All companies are leads, but not all are sales opportunities. An opportunity is done with a company that's agreed to follow through your sales cycle to the end. Here are a few tips on evaluating deals:
Your sales cycle is more typical than you think
Perhaps you're reading this article after getting a warning inside one of your opportunities. It's telling you there's nothing planned with you and the contact.
We've studied the sales cycles of our Upsales users. We've found the biggest reason sales reps don't reach their targets is too much time spent on lost opportunities. In fact, up to 3x as much time on lost deals compared to won deals.
Spend your time on the deals that will close
Every sales professional has experienced it.
Your initial appointment with a prospect feels like a done deal. This is going to be an easy one, right? And now all of a sudden, they're a bit evasive about booking a meeting. Or even answering their phone.
Of course, this looks like a bad sign. However, when you're in that situation it's hard to take a step back and see things clearly. Here are a few tips on how to handle this:
Struggling to get hold of them
You've called, visited, and emailed the prospect. And still no next step. They won't change their mind after your 10th call.
At this point, send an email explaining you're eager to close this deal. Ask what they need in return to make it happen. Leave it.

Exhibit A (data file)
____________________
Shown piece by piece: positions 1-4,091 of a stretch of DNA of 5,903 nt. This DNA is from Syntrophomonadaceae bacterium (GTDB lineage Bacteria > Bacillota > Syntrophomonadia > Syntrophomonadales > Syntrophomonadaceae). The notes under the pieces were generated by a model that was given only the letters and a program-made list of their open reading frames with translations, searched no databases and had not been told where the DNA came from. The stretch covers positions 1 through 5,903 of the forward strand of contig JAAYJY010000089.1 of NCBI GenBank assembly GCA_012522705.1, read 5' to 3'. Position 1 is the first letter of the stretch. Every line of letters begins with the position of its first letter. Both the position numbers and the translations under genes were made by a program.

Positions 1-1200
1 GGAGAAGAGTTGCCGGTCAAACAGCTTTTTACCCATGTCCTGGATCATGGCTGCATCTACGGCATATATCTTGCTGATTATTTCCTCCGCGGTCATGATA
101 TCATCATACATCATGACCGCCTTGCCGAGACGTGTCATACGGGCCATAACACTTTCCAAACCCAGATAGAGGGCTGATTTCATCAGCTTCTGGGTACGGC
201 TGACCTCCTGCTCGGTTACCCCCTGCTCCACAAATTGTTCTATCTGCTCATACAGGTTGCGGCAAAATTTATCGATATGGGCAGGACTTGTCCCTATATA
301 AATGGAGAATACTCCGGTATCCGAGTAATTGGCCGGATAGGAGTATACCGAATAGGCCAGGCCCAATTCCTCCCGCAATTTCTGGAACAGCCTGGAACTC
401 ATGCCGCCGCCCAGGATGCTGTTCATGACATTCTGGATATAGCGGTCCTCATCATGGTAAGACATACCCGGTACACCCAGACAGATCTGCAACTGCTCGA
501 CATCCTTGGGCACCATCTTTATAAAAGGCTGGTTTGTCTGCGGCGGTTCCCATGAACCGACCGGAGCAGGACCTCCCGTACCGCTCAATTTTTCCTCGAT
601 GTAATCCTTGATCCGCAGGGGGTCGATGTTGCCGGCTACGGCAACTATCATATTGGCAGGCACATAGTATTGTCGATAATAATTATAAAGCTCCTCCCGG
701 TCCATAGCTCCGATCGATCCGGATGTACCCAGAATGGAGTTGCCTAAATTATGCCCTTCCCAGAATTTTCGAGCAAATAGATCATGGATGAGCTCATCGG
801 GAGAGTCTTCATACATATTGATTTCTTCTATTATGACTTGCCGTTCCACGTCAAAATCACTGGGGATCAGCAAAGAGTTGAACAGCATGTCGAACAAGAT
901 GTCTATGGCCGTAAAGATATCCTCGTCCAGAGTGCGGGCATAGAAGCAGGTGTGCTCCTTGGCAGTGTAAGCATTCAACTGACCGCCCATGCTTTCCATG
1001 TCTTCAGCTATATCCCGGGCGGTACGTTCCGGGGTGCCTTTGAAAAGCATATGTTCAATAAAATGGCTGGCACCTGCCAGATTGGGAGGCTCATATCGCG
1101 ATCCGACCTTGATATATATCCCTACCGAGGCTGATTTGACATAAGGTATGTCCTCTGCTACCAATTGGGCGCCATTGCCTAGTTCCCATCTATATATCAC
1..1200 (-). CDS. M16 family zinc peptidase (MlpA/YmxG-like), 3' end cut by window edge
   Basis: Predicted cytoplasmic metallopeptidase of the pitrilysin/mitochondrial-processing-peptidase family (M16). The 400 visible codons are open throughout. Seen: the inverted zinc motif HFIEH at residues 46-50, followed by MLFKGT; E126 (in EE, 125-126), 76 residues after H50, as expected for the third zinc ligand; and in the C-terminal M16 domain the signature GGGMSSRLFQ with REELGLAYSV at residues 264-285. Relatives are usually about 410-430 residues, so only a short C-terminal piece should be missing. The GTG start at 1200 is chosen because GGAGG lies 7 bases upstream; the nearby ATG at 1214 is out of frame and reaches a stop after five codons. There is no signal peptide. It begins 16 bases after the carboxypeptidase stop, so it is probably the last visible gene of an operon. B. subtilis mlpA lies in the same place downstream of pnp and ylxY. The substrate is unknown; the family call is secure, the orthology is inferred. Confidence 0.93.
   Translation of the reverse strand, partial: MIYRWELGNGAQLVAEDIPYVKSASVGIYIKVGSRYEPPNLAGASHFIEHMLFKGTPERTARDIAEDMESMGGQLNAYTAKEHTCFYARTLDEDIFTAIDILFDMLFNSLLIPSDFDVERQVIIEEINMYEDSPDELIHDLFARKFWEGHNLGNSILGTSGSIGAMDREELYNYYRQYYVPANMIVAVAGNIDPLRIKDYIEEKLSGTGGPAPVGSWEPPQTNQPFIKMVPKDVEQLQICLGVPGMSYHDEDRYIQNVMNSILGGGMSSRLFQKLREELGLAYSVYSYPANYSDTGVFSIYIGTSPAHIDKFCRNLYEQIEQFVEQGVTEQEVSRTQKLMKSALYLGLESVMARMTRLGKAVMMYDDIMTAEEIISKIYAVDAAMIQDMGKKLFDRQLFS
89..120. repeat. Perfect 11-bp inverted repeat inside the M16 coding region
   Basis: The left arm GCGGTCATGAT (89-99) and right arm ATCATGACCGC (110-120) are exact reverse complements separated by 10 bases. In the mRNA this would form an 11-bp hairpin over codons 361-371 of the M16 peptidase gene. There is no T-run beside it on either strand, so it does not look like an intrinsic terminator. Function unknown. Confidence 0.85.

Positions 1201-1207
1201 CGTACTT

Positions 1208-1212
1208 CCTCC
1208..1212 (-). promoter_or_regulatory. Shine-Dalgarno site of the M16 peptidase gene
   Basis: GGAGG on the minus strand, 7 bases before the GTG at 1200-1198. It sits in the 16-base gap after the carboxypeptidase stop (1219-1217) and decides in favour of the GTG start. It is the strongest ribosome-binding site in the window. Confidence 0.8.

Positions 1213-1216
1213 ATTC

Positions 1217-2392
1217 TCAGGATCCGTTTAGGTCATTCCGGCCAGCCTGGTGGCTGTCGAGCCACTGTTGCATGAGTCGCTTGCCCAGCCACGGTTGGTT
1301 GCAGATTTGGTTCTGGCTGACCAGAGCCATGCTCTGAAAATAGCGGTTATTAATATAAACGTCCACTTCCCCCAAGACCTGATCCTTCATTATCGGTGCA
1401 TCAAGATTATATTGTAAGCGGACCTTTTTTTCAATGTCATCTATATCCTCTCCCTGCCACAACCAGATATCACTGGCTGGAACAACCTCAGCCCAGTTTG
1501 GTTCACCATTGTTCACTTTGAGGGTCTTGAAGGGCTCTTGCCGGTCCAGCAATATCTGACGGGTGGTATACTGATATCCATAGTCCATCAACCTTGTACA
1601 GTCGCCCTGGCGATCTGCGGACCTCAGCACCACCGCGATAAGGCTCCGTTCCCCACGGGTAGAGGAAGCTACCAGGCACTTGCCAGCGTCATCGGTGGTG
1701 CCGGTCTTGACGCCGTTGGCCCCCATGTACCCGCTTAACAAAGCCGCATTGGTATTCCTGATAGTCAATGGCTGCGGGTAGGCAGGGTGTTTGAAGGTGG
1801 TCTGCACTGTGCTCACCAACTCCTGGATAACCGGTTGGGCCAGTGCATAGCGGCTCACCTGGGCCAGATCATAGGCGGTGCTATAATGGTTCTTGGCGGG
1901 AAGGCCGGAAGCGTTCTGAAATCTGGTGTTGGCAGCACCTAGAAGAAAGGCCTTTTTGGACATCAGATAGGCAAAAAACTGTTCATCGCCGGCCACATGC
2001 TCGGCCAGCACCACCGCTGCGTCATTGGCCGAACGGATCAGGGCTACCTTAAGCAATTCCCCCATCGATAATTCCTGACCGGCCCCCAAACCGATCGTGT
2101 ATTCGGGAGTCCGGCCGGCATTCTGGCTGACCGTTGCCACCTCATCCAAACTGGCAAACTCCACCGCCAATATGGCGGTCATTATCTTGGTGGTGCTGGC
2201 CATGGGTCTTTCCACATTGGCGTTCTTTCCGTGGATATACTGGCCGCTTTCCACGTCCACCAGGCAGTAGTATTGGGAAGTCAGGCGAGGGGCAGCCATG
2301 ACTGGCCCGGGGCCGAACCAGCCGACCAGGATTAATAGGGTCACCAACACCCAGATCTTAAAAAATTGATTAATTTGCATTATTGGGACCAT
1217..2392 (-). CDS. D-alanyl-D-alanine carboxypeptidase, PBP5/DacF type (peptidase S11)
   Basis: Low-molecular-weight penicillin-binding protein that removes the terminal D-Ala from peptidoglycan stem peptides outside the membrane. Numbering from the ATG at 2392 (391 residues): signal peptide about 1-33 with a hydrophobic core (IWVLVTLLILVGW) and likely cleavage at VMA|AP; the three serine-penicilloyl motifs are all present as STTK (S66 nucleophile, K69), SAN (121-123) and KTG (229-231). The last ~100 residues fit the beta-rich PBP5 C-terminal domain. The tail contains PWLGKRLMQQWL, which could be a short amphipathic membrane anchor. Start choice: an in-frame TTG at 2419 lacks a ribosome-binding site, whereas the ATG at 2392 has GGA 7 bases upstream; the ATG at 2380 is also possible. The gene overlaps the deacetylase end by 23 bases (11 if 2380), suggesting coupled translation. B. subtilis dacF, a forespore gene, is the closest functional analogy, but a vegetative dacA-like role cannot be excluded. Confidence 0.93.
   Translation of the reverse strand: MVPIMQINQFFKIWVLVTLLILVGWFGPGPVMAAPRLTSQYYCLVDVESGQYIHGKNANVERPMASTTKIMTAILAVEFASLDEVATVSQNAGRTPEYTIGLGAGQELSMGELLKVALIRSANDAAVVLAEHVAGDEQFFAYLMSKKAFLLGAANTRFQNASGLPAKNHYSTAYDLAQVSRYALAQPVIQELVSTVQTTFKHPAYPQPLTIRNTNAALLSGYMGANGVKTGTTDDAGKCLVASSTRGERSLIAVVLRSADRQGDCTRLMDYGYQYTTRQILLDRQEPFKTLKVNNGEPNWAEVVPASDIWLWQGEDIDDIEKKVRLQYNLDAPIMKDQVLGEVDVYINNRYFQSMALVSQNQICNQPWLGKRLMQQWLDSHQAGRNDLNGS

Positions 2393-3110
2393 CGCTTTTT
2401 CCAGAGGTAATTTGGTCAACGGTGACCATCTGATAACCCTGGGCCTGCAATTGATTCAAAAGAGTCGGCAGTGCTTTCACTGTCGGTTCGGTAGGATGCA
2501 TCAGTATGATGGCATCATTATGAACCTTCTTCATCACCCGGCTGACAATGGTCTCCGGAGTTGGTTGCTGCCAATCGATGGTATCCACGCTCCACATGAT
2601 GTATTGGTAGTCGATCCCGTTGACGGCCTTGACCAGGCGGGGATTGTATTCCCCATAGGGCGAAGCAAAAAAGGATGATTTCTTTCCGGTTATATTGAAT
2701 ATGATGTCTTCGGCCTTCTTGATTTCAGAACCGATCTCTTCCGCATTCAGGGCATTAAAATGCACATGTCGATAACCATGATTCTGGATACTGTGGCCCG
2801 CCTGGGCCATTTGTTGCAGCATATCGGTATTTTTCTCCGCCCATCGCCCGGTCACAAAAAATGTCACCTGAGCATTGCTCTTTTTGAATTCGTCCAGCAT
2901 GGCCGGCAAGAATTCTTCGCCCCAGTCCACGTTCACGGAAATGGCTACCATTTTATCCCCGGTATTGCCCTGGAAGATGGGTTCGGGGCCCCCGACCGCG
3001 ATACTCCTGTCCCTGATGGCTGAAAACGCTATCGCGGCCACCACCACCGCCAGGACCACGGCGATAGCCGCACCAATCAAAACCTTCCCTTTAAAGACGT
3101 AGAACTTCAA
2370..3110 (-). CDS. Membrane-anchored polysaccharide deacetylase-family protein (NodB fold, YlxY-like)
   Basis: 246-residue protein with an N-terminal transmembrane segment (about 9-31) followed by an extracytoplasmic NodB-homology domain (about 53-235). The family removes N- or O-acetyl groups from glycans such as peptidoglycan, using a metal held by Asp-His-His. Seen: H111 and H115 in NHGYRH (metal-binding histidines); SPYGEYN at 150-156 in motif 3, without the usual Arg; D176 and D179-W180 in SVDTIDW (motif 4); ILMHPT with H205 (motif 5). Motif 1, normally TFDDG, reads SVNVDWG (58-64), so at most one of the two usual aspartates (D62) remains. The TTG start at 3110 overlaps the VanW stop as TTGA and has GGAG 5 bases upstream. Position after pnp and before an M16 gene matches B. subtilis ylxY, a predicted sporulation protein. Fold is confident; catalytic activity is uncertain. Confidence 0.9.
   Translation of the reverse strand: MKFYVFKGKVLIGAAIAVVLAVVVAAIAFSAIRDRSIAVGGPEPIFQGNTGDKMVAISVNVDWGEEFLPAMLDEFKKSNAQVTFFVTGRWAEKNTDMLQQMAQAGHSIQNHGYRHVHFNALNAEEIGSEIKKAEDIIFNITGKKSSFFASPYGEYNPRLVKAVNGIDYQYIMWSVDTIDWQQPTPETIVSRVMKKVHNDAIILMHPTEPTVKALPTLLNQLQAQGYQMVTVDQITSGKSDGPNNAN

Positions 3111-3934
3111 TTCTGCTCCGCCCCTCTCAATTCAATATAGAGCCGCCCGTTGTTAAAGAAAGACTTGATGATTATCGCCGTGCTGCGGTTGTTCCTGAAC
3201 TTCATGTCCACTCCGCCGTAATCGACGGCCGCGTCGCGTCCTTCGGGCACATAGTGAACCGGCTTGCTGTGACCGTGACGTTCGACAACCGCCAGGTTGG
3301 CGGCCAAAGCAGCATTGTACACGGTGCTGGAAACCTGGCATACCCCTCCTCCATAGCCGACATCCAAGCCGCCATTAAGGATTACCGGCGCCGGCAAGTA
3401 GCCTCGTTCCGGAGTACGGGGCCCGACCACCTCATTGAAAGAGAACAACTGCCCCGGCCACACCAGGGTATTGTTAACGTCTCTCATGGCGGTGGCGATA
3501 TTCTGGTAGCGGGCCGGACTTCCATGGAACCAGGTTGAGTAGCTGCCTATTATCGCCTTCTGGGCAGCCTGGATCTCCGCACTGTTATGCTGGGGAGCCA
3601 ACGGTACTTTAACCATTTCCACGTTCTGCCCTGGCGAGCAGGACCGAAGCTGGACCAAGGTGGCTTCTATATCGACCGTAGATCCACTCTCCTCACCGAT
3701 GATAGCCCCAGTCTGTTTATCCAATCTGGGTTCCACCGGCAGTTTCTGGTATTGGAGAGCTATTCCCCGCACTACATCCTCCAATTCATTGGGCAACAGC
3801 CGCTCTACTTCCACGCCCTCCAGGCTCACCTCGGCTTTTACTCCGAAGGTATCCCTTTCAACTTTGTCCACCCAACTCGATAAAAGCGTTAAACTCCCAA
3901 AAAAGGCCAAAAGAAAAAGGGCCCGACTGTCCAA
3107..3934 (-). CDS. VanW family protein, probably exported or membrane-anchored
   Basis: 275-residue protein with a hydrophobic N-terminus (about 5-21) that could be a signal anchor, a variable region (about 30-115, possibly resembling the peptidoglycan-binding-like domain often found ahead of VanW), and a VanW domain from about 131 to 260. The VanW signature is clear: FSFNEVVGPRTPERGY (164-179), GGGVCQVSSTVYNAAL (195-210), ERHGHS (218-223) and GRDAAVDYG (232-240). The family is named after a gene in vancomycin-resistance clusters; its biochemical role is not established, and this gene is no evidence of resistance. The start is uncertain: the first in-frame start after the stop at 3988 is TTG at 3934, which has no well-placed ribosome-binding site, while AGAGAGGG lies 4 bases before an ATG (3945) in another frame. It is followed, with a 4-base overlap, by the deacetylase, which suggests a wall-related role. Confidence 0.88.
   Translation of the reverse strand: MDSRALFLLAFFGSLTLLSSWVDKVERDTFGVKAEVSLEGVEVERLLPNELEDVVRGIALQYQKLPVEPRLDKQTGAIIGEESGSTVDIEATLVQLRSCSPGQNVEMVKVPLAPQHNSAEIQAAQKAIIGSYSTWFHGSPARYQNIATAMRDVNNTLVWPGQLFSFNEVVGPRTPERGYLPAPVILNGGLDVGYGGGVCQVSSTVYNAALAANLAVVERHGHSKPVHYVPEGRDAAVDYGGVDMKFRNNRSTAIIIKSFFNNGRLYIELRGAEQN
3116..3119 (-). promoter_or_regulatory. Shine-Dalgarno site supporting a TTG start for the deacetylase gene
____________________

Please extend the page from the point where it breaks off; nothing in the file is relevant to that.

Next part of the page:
If you don't have a next step planned, arguably you're alone in this deal. Even having a to-do to contact them in a week doesn't count as having a next step.
It's also important to keep track of your average sales cycle. If the opportunity has been around longer than your average it's worth evaluating if it's still worth your time. What happened to the other lengthy opportunities you've had in the past?
No one want to play ball
An early warning sign to look for is when the person you're speaking to doesn't want to "play ball". You're on the field. Alone. Bursting out solutions, ideas, and trying to get to know them. And no one's joining in. Or even worse, you spend the entire appointment talking about anything but the deal.
Ever happened to you, how did that turn out?
“Your number one competitor is not a company. It's the status quo.”
- Stephan Schiffman
Let's talk in "we-are-not-interested" number of months
There are several reasons for the lead to postpone, and they might not all be bad. Perhaps a decision-maker has to be in on the deal, and they can't join until further ahead. Either way, this is your sign to schedule a call, tie up any loose ends, and move on to another opportunity. Value your time as well as theirs.
Actions for opportunities lacking a next step:
- Move the opportunity to the Fallback stage
- Plan a call with the company on your to-do list and ask: Do you want to play ball or not?
- if the lead wants to move ahead: Book the next appointment and move the opportunity to the correct stage in the Sales board
- If they're not interested: Change stage to Lost opportunity and focus on the ones that want to make business with you.
- Abandoning and starting again with a new lead takes time. And effort. But it's probably your best shot at reaching your sales targets.